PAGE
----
Wild Rose supports expanding online gaming

Legislature considering mobile casino-style gaming, key committee chair says


Iowa legislators this coming session are expected to review a potential expansion of online gaming in Iowa beyond sports wagering to making casino-style games – like slots and poker — available on mobile phones and other Internet-connected devices.
The issue is a major one for the future of casinos, say several casino and gaming sources.

“I do see the issue being studied this coming session, but I see the outright legalization of it being a multi-year study with all stakeholders providing input,” State Rep. Bobby Kaufmann, the Wilton Republican who chairs the Iowa House State Government Committee, tells this newspaper.
The casino industry in Iowa is split on the matter. Some operators see increased mobile gaming as a way to attract younger casino patrons, and possibly get them involved in other activities at the casinos. The counter argument is that more mobile gaming will cannabilize brick-and-mortar operations.

“The casino industry is pretty divided,” said Iowa Racing and Gaming Administrator Brian Ohorilko.
The commission, which regulates gaming in Iowa, is neutral on potential expansion of online gaming, he said.

“It is 100 percent up to the Legislature,” Ohorilko said.

Wes Ehrecke, president and CEO of the Iowa Gaming Association, which represents Iowa’s 19 state-regulated casinos, said eight companies that operate casinos in Iowa are in favor of expanded online gaming, with four opposed.
Some operators have more than one casino in Iowa. Native American casinos aren’t represented by the gaming association.

“It’s going to take time,” Ehrecke said in a phone interview. “You’ve got an industry that’s divided.”

Ehrecke, who has been in the gaming role since 2000, said it makes sense for Iowa to learn from other states that already have online casino gaming.
Locally, Wild Rose Casino and Resort President and Chief Operating Officer Tom Timmons said his casino organization, which operates in Jefferson, supports the expansion.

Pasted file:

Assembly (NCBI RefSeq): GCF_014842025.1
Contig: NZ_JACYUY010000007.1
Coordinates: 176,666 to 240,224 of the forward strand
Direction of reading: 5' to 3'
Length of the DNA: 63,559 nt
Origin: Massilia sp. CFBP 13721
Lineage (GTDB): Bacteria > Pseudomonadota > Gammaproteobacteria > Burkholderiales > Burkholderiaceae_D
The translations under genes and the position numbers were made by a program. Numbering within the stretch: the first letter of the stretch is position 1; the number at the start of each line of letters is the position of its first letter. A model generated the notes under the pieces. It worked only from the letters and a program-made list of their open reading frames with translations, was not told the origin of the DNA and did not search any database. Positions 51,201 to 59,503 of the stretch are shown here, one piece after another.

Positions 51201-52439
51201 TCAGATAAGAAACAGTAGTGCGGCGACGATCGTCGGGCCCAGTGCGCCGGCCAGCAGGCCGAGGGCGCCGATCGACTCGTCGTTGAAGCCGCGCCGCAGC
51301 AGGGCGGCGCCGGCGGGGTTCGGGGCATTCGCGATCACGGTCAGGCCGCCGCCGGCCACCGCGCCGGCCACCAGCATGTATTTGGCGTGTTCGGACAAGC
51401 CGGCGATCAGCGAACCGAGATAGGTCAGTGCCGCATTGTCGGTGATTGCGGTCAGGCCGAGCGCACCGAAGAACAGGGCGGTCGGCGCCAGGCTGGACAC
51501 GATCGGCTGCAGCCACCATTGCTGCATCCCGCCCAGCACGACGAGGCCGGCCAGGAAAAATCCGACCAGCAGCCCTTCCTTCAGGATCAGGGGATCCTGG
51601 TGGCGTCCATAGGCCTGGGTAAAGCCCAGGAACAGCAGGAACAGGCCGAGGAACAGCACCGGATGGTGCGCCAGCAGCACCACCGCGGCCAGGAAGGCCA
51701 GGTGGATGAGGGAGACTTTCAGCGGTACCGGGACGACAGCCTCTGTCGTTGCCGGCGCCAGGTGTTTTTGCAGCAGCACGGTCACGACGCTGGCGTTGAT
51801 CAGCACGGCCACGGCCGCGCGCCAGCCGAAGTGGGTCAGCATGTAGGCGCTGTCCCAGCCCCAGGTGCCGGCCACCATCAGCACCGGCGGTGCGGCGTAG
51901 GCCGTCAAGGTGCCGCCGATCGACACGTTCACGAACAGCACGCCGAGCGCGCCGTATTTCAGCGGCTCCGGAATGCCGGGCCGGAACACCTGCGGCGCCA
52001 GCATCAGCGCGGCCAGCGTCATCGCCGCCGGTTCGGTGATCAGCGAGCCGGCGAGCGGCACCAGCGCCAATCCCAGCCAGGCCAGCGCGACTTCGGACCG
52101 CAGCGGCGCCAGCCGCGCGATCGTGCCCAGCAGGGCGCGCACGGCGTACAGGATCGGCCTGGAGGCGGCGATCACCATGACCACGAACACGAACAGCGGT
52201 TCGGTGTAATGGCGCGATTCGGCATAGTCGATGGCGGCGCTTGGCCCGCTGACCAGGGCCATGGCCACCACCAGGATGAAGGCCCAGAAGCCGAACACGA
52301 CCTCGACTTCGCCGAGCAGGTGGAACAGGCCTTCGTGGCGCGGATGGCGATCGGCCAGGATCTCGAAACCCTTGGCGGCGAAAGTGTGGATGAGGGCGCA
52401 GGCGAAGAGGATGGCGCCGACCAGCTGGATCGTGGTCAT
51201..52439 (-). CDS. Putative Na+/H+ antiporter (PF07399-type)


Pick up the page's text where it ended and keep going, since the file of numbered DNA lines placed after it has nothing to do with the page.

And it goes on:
“I have looked at it long and hard,” Timmons said. “What I’ve seen and what is happening is there are other states that have it. It’s going to happen someday. I’d like Iowa, rather than waiting to be the 26th or 30th state or whatever that puts us in, why not be in the first 12 or 15 and jump ahead.”

Timmons said brick-and-mortar business may drop in coming years regardless of what the casinos do with online wagering. Boosting it allows the casinos to attract younger patrons, he said.

“They’re not coming to the casino,” Timmons said. “I don’t even know what they do. They probably aren’t even going to movies anymore. There are a lot of things the phone and computers are starting to take over so if the industry wants to keep up, I think someday it’s got to happen.”

Timmons said years ago, when casinos began cropping up around the nation, a veteran in the industry told him Las Vegas would still thrive. The local casinos, built for convenience and access, would serve as something of small fishing ponds, but the Vegas Strip would remain the ocean, a destination of dreams for people who are regular gamblers in other states, Timmons recalled of the long-ago conversation.

“That proved to be true,” Timmons said. “I think that’s the same thing you will see with online gaming when it happens. Now they know what we do. I think it exposes us more to say, ‘Hey, you want to come in to have the experience and hear the bells and whistles and watch other people have a good time, have something to eat, see a show? You come to the casino.’”

The best case scenario is Wild Rose can enter something of a Goldilocks zone for a period of years where it holds existing customers at the actual casino and expands its patron base online.

“That’s what I am thinking is maybe it’s a way to introduce people to what we do who may not otherwise walk through the door,” Timmons said.

Timmons said Wild Rose already has contracts signed with online casino gaming providers should such wagering be legalized in Iowa.
The casino group partners with providers on sports betting right now.

“We are trying to look at the future and see what needs to be done,” Timmons said.

Timmons said the companies that serve as online vendors for Iowa’s casinos will lobby for the legistion in Des Moines.

“I’m not going to go down there and propose a bill,” Timmons said. “I’m going to support it if one gets proposed. Obviously, it’s new. I think they are going to have to get some intelligence, data.”

Timmons said Iowa legislators need to think about what happens to casinos in the state when Nebraska casinos come online and more are constructed in Illinois and Minnesota.

“Iowa has developed into a leader in this industry, not a follower,” Timmons said.

Besides Jefferson, Wild Rose also operates casinos in Emmetsburg and at the Iowa-Illinois border in Clinton.

“I’ve seen a lot in 30 years,” Timmons said. “I know you have to be willing to change.”

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